The wing and tail length of today's Yellow-browed Warbler indicated that it was a male.
With the wind set to turn easterly again from Friday I will continue to allow myself a bit of wishful thinking and perhaps another Yellow-browed or something a bit scarcer may just come my way. 

Ringing totals (retraps in brackets) for 19/19/2016 were: Goldcrest 7; Coal Tit 2;  Yellow-browed Warbler 1; Blackbird; 1 Song Thrush 4; Redwing 15; Bullfinch (1); Lesser Redpoll 1.

Monday, 17 October 2016

10th to 16th October 2016: the Redwing fest continues

I managed to get out to Billinge every day last week although the last two sessions were very short due to the arrival of rain. A total of 384 birds were caught and these were made up of 372 new birds, 10 retraps, 1 control and an escapee.

Lets start with the escapee and when I saw it in the net, at a distance, I thought I had caught something unusual and in a roundabout way I had. At first I though it was a Lesser Redpoll with an aberrant plumage and then I saw the 'closed ring' and realised it was an escaped cage bird. On closer examination I began to suspect it was a cross between a Lesser Redpoll and Twite and when I got home a search of images on the internet seemed to confirm that. One site was quite disparaging of this particular hybrid saying there is little point in crossing these brown based birds other than achieving a hybrid or words to that effect. I thought it actually looked quite smart but as the saying goes there's no accounting for taste.

Escaped Redpoll x Twite hybrid (or at least that is what I think it is) caught 10/10/2016 

Escaped Redpoll x Twite hybrid caught 10/10/2016.
While on the subject of Redpolls there have been very few Lessers moving at Billinge this autumn with only 4 caught in September and 26 since. Interestingly the majority of these birds have been adults and that was particularly true of last week with 7 of the 9 ringed being aged as such. Low numbers and a predominance of adults suggests that Lesser Redpolls have had a poor breeding season rather than it just being a case of them staying close to their breeding grounds, as in autumn 2014. It will, however, be interesting to see what happens over the rest of the autumn and what ringers report from other parts of the country. Although Lesser Redpolls don't seem to be moving much it does look like there is the start of a major influx of Common (Mealy) Redpolls on the east coast and hopefully some will work their way across to this side of the country over the next month or so, I certainly hope so.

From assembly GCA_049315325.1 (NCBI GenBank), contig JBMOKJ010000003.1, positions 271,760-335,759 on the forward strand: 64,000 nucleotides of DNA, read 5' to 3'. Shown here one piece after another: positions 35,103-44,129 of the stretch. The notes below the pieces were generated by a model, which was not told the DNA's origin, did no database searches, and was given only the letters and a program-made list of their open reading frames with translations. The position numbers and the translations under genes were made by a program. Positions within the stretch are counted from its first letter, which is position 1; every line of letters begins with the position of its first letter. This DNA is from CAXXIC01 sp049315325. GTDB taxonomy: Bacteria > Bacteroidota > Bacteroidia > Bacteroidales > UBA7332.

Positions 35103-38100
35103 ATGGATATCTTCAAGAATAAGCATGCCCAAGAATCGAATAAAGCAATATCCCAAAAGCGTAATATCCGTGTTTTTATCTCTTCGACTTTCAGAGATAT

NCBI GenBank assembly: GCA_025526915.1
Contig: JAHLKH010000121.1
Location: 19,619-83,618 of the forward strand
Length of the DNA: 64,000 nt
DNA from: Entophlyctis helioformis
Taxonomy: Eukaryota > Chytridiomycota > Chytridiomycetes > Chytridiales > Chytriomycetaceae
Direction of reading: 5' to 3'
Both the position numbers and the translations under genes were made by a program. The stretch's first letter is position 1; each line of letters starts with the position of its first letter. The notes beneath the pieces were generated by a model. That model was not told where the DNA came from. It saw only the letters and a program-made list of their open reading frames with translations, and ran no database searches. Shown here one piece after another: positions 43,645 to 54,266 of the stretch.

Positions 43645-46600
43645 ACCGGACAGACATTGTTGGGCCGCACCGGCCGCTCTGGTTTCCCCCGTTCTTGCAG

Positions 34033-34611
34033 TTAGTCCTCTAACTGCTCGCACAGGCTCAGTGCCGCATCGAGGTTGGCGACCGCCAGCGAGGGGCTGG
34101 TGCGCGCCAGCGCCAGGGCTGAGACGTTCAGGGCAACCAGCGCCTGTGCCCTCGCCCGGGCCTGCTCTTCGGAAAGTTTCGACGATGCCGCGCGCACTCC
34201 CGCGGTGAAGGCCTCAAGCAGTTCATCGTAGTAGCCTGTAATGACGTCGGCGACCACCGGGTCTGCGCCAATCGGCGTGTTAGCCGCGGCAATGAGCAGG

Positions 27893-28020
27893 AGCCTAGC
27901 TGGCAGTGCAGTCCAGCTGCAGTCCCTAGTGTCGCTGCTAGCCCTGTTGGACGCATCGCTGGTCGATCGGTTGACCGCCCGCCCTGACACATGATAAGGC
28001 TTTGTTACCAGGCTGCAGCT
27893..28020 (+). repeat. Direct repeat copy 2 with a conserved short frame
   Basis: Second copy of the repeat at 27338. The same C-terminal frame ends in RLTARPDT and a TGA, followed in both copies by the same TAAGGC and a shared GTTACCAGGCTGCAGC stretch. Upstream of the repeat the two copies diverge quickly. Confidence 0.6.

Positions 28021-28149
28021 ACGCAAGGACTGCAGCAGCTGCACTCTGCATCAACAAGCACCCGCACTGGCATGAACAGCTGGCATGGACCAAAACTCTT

Redwings moved through in good numbers on the 10th, 12th and 13th and those dates produced 169 of the 228 that were ringed over the course of the week. Redwings now top the ringing totals for the month and the year with 553 ringed since 3rd October. I have probably got enough photos to show the variation in the appearance of the coverts and the shape of the tail feathers and will put a post together on ageing them fairly soon. There is certainly more variation in the appearance of the greater coverts than the well known ageing guides describe or show and hopefully the photos will help to fill that gap. The images below are examples of the photos that will be used, one is a first year bird and the other is an adult (or at least I think so) but which is which and what did their tail feathers look like? I am not going to give the answers now so if you really want to know you will have to keep an eye on the blog.

RZ37553 Redwing

RZ37674 Redwing
Whenever there are good movements of Redwings there are usually at least 2 or 3 Sparrowhawks around trying to intercept them. Apart from one ringed on the 6th they have either missed the nets or have got out before I could get to them but that changed on the 12th with a 2nd year male in one net round and followed by a first year female in the next; so a bit like buses none for ages then two in quick succession.

2cy male Sparrowhawk 12/10/2016
1cy female Sparrowhawk 12/10/2016
Goldcrests moved through in moderate numbers with 88 caught over the week; this total was made up of 84 new birds, 3 retraps and a control. The number ringed at the site over the late summer/autumn period currently stands at a fairly impressive 518 and there should be plenty more to come over the remainder of the autumn. There were a few paler and brighter continental type birds and one of these was a control so it may have been ringed on the east coast. In fact the ring number was from a similar sequence to one of last year's controls and that bird had been ringed in Hartlepool, but I will have to wait for the recovery report from the BTO before I know for sure.